The church that I Pastor begins the Sunday morning service at 10:30. Like most congregations, we start with songs of worship but what does scripture teach us about “the when of worship”? Obviously, when believers gather together, we want to worship our Creator, but worship is more than song and it happens more than when the band plays. Four biblical characters help us to understand the “when” of worship.
The loss and grief that Job felt after his family died and after he lost his wealth was very real. Everyone of us, at one time or another, experience great pains at the loss of a loved one. Many have felt deep despair when financial failures take place but Job had it all. He even became seriously ill. Few have ever faced the extreme combination of problems Job did and yet chapter one tells us that he worshiped. (Job 1:20) In the moment of pain, Job worshiped. What? Worshiped without a band, singers, and song projection? Yes! Job did not wait until Sunday but worshiped God in the moment. The Bible tells us that Job was “blameless, upright, fearing God and turning away from evil”. (Job 1:1) He knew that God was worthy of worship at all times. No matter how hard life may be, God has not changed. (Hebrews 13:8) Majestic and worthy is the Creator and to worship him at all times is logical, even when times are rough.
Job was not the only one to experience loss. King David grieved at the death of his son but, like Job, he worshiped God. (2 Samuel 12:20) David was known as a great leader, but also as a worshiper. He wrote many songs that make up the book of Psalms. He knew his God and no matter how things turned out, he was going to worship. David fasted and prayed that the child would live but he died. Instead of becoming angry at God, King David humbled himself and worshiped. In this instance, God did not answer David the way he wanted, but that did not keep him from worshiping. We can learn from David that our trust in and worship of Almighty God should not waver if our prayers are not answered the way we desire.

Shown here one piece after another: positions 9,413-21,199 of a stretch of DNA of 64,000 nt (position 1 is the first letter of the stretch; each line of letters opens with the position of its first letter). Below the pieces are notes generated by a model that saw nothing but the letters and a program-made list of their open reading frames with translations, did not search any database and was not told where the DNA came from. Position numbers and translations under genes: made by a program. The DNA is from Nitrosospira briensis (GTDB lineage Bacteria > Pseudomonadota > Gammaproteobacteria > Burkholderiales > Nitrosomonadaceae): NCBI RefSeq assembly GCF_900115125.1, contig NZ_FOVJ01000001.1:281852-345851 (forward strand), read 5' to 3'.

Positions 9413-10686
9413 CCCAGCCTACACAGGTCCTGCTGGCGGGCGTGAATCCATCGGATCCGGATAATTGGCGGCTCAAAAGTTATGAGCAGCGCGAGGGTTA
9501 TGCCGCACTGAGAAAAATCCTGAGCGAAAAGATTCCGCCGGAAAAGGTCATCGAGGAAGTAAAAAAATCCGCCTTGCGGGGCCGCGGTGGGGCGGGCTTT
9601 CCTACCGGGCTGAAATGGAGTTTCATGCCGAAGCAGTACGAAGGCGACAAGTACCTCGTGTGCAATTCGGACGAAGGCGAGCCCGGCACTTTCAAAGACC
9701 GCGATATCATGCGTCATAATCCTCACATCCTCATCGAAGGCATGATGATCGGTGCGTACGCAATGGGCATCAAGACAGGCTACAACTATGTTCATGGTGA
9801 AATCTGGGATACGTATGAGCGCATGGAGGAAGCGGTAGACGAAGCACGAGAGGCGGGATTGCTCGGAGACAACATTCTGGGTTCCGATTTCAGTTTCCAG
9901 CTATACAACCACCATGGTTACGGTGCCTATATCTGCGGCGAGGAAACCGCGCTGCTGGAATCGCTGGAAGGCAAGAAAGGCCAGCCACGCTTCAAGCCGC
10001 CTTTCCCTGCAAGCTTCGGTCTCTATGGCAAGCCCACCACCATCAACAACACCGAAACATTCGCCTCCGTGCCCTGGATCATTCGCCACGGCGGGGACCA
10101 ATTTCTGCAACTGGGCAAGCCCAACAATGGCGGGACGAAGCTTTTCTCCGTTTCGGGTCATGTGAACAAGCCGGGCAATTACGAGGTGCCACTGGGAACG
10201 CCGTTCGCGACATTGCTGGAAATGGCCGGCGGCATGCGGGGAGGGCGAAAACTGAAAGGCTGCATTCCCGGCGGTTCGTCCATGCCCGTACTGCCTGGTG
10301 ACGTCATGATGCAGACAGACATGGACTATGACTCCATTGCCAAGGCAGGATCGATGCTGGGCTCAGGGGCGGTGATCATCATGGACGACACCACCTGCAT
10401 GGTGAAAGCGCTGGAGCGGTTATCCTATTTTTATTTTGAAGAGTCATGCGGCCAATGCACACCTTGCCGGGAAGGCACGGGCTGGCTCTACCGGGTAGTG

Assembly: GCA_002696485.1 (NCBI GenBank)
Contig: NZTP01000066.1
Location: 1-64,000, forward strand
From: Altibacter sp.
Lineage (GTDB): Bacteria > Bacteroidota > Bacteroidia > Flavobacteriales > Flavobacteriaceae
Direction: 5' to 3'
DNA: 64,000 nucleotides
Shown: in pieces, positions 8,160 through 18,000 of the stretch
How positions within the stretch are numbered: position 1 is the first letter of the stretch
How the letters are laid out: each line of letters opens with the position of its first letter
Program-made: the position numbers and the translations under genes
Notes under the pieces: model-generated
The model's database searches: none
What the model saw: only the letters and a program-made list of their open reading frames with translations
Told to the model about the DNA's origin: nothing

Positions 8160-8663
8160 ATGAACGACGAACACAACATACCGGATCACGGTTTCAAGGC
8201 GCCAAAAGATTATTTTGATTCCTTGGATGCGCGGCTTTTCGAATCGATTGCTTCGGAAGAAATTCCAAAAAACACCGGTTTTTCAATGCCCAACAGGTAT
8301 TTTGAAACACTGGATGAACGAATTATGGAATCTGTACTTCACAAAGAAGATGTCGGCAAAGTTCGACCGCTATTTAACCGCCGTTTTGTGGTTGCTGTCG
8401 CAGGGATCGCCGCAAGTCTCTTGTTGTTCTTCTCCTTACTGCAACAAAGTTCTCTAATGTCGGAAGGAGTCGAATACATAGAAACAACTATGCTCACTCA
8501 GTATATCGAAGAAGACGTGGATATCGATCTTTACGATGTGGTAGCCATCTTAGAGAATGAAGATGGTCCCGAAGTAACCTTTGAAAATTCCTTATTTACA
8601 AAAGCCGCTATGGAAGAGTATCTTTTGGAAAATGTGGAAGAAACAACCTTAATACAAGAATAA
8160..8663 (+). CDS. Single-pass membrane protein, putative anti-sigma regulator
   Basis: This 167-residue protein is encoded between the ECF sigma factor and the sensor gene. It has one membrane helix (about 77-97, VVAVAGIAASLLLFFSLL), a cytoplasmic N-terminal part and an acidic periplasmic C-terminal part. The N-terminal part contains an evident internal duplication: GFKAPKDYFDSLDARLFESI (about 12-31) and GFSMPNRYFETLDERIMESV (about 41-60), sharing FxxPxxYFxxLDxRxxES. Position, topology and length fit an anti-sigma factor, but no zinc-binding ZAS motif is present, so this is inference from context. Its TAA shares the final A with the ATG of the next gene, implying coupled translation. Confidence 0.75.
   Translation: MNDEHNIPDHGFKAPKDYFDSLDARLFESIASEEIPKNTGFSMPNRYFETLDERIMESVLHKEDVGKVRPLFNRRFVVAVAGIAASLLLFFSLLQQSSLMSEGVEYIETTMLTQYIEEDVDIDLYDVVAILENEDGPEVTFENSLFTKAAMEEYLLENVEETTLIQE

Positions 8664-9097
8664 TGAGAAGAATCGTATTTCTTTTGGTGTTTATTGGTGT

Jesus and the Samaritan Woman
Jesus taught the Samaritan woman, you, and I that worship is more than a prescribed time and place. (John 4:7-26) In fact Jesus did not give a time for worship but said that there “is coming” a time when “the true worshippers will worship the Father in spirit and truth”. He made it clear that worship goes far beyond the 25 minutes Sunday morning. The character of a worshiper is one who focuses on who God is, and not some formula. The woman left the encounter with Jesus changed. She now was a worshiper. She went to her town, told people about the Messiah, and many believed that Jesus was the long awaited one. (John 4:39-42)
Recently, I too had a heavy burden, but God showed me that he was not only near (Philippians 4:5) but also that he had not changed. Instead of waiting until Sunday to worship, I bowed before God and began to worship him. His wonderful message to me also included the encouragement to smile. The burden did not leave but my Lord did not either. What a wonderful comfort to us all that no matter how life hits us, God is still the lover of our souls.
King David wrote a song that sums up the “when” of worship when he wrote, “I will extol (highly praise) You, my God, O King, and I will bless Your name forever and ever. Every day I will bless You, and I will praise Your name forever and ever. Great is the Lord and highly to be praised, and His greatness is unsearchable. One generation shall praise Your works to another, and shall declare Your mighty acts. On the glorious splendour of Your majesty and on Your wonderful works, I will meditate and I will tell of your greatness.” (Psalm 145:1-6)
So, what is the “when” of worship? Always! We appreciate your Comments